Likewise, the output of C
The sum of these outputs may be expressed as:
This sum can be divided by some value to provide the desired output, Fij. Any “division”, that is, any Fij/x, can be implemented with the gain associated with A/D conversion. The technique illustrated in FIG. 6 can be extended to provide the frequency component, Fij, for an 8×8 block of sensor elements. Eight wordlines are activated for each 8×8 block. By broadcasting the wordlines over the full sensor array For a given transform of the output of array Referring again to FIG. 1, the pulsewidth modulation timing can be stored in a timing unit After an analog signal representing a frequency component, Fij, is obtained from a block of sensor elements A/D conversion of values that exceed the threshold values is performed by quantizers The output from quantizers Using the above-described process, streams of MPEG data can be generated for I frames directly. Depending on the readout method of the sensor elements of array As stated above, the invention can be used for transforms other than DCT. Thus, an alternative method of the invention uses a discrete articulated trapezoid transform (DATT) rather than a DCT transform. A characteristic of DATT transforms is that an articulated trapezoidal waveform may be used to approximate the cosine waveform and provide for integer operations. The following table sets out the correspondence of DCT and DATT transform values.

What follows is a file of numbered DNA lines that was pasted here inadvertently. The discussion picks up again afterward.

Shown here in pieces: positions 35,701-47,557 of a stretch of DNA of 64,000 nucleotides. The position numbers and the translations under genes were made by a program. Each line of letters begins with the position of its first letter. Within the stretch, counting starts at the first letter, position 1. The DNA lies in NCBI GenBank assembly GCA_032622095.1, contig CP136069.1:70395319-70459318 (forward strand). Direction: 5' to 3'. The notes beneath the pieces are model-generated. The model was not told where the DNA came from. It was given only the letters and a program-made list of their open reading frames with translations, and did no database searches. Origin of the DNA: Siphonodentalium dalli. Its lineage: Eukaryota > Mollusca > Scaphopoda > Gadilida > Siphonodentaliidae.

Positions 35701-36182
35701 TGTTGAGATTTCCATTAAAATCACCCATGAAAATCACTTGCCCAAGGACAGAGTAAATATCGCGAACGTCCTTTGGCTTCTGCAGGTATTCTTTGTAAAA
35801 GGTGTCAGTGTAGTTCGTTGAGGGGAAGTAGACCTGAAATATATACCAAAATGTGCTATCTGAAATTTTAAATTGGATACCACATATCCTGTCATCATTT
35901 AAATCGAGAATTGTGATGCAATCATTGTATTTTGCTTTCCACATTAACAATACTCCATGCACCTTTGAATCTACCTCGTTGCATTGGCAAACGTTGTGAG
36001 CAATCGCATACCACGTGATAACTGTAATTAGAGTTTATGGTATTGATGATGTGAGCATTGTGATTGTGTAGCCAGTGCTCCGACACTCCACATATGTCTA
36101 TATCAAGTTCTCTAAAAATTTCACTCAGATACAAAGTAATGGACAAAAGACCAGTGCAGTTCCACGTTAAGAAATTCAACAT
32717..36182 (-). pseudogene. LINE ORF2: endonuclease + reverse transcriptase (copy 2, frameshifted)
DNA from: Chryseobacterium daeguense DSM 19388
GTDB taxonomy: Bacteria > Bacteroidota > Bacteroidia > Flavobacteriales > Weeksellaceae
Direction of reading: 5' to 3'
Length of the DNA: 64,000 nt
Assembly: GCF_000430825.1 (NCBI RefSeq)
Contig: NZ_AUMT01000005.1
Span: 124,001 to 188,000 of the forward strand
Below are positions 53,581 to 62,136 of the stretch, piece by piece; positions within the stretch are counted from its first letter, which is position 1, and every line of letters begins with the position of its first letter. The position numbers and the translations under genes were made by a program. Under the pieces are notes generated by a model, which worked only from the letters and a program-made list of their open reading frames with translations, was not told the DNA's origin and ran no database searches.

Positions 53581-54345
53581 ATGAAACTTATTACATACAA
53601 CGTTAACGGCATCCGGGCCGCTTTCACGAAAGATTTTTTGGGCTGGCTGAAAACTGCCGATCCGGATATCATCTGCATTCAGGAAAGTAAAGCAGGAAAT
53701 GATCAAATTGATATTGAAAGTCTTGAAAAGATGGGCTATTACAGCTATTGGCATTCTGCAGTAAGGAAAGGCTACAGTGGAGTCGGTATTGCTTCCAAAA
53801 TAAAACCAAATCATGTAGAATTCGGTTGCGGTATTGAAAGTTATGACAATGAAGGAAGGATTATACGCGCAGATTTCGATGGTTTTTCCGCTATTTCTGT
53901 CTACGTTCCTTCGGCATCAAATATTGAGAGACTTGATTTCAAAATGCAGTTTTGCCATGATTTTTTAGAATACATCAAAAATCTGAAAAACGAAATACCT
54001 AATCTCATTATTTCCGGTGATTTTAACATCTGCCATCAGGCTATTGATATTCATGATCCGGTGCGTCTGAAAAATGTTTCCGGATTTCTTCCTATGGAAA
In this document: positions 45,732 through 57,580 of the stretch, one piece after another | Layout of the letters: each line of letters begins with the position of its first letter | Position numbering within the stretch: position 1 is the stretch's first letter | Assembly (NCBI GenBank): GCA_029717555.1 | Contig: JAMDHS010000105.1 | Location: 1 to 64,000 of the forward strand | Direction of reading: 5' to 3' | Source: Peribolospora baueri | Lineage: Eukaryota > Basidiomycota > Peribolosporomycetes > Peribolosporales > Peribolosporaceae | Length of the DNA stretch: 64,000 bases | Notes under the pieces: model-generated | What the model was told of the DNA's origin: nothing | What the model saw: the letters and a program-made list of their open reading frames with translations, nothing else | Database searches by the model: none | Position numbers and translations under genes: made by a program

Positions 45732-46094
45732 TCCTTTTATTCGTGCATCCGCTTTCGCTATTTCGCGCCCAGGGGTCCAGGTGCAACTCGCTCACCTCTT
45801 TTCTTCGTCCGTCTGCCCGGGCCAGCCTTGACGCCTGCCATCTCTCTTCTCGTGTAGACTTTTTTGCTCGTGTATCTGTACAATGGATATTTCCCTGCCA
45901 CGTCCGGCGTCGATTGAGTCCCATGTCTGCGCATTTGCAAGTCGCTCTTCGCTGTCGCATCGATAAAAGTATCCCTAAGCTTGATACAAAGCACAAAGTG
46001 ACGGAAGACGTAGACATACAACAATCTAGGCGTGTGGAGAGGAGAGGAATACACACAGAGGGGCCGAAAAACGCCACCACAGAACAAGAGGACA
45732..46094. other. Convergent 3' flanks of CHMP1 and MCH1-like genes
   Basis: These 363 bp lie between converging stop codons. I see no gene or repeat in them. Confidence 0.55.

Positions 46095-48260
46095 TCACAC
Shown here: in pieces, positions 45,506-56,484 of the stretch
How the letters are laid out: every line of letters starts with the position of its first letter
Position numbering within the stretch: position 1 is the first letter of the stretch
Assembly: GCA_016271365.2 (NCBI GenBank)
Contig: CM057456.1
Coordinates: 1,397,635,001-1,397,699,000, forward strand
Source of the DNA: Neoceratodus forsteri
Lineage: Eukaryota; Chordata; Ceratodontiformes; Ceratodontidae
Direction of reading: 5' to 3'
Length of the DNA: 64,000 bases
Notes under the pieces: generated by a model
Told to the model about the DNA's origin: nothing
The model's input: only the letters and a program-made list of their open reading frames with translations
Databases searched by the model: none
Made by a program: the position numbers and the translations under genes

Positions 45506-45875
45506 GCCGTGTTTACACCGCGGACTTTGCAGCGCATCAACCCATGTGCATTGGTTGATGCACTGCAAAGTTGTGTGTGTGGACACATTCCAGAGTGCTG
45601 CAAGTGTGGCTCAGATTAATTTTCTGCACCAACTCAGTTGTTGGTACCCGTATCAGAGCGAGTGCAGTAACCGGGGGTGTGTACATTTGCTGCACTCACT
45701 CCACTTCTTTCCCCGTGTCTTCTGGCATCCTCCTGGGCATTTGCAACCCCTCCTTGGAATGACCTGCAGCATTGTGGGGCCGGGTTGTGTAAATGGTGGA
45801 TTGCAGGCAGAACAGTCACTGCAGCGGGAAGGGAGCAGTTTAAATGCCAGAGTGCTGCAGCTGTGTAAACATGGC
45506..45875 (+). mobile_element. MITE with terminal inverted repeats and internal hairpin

These values, rather than the cosine values set out above, would be used to divided the wordline activation period into intervals and the bitline activation period into intervals and subintervals. The DATT approximations permit a frame period of 17 microseconds for providing each transform coefficient. The wordline intervals are in multiples of 1.7 microseconds and the bitline subintervals are 170 nanoseconds. Although the invention has been described with reference to specific embodiments, this description is not meant to be construed in a limiting sense. Various modifications of the disclosed embodiments, as well as alternative embodiments, will be apparent to persons skilled in the art. It is, therefore, contemplated that the appended claims will cover all modifications that fall within the true scope of the invention. Patent Citations